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Opinion >  Letters

Riverside State Park mystery solved!

The photograph of Clark Gable training in a World War II gunnery turret (“How Spokane played a role in helping Clark Gable take on Hitler’s Luftwaffe,” Aug. 15, 2021) explains a peculiar structure still found today in Riverside State Park at the old Seven Mile Civilian Conservation Corps (CCC) Camp.

The structure is a double concrete track located near the northwest wall of the inner Seven Mile Canyon. The track has a peculiar J-shape, running several hundred yards, in some sections rising or tilting. The track seems made to run a vehicle with tires. The system of wooden struts between the concrete tracks must have supported a guide rail. Nearby is a concrete wall and berm, perhaps shielding operators.

I suspected an artillery piece ran on the tracks but I couldn’t understand the purpose of the odd shape. I never thought I would be able to identify the actual weapon. That is why the picture of Gable in a gunnery turret, which can both rotate and incline a gun barrel, is amazing. The photo shows the track must have been used to simulate shooting at targets from a moving plane.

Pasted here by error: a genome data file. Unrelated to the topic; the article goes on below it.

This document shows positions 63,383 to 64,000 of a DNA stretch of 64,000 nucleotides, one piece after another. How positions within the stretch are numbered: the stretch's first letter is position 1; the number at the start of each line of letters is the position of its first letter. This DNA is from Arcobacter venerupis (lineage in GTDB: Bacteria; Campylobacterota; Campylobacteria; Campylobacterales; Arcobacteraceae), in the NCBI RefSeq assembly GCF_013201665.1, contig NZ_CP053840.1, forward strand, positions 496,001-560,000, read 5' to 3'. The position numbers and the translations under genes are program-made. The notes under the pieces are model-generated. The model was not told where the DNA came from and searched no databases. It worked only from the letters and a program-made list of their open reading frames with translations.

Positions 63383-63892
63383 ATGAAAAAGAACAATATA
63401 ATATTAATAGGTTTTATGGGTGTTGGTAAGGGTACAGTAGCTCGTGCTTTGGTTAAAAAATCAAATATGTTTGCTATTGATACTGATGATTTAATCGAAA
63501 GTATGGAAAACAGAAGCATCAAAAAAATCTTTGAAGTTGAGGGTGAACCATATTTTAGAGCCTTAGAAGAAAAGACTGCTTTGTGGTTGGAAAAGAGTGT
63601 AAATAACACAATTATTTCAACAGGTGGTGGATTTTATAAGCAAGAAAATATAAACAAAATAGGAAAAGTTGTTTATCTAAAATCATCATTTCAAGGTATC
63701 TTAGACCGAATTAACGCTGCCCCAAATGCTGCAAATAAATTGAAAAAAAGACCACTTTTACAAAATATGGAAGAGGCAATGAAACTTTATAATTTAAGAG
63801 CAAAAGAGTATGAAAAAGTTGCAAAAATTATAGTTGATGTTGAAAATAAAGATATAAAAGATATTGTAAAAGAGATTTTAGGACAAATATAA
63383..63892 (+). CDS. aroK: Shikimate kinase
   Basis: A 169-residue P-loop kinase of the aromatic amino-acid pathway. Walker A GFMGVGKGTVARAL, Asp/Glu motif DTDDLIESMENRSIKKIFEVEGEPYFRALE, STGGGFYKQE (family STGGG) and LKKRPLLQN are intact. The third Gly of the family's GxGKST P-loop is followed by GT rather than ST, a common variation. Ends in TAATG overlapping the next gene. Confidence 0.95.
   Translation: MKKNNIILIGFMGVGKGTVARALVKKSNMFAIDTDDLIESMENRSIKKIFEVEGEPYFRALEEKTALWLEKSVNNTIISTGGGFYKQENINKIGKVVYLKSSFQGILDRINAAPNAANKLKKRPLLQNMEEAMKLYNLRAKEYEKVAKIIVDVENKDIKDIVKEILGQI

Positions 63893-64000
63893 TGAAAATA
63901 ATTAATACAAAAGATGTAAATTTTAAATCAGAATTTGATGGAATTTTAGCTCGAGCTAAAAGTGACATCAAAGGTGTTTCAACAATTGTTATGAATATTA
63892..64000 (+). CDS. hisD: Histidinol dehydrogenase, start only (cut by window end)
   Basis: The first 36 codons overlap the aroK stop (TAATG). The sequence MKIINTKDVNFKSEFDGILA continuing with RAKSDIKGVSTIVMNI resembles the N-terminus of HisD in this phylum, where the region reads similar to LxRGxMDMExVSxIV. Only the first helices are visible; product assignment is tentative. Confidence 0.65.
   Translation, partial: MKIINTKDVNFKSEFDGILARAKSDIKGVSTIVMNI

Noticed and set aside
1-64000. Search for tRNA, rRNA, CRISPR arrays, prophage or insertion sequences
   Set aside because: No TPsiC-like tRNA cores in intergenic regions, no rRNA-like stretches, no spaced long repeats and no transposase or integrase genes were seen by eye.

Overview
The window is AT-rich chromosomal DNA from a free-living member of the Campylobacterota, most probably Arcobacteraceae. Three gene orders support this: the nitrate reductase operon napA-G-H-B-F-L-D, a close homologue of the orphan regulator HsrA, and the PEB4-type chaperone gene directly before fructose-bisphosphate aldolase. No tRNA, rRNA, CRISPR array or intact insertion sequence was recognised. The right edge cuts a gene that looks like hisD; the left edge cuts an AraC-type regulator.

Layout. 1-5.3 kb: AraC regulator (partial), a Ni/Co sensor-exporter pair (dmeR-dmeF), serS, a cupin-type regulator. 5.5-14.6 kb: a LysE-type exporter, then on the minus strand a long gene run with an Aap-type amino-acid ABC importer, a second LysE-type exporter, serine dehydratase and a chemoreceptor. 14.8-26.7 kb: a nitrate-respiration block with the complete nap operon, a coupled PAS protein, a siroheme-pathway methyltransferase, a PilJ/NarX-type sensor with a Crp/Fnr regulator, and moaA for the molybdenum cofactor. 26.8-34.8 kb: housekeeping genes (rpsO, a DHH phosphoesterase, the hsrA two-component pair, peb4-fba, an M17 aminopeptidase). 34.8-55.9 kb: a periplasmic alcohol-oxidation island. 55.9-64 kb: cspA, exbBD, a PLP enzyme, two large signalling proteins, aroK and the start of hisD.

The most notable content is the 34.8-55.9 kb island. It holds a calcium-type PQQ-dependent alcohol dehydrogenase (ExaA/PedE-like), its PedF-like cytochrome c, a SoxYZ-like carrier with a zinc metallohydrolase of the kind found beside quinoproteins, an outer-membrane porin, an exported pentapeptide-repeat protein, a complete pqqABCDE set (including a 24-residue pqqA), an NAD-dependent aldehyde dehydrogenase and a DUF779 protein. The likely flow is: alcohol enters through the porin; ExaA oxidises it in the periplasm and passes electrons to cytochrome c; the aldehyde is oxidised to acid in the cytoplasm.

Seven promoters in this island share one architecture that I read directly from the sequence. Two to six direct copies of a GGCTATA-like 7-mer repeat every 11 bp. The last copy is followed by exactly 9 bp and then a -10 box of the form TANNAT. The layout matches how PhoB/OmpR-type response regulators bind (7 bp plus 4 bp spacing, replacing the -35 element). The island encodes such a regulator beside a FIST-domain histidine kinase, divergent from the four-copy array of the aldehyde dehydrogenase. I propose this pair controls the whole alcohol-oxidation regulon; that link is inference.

The Seven Mile CCC Camp (circa 1935-1939) is marked by a kiosk near the Wilbur trailhead. Concrete foundations and walkways for some dozen buildings remain, including four barracks, mess hall, motor pool, infirmary and administration. The camp had flushing toilets, a sewage system, and a water tower on the bluff overlooking the river above the camp. Unfortunately, the park service senselessly destroyed the historic CCC water tower in June of this year.

Terence B. Allen


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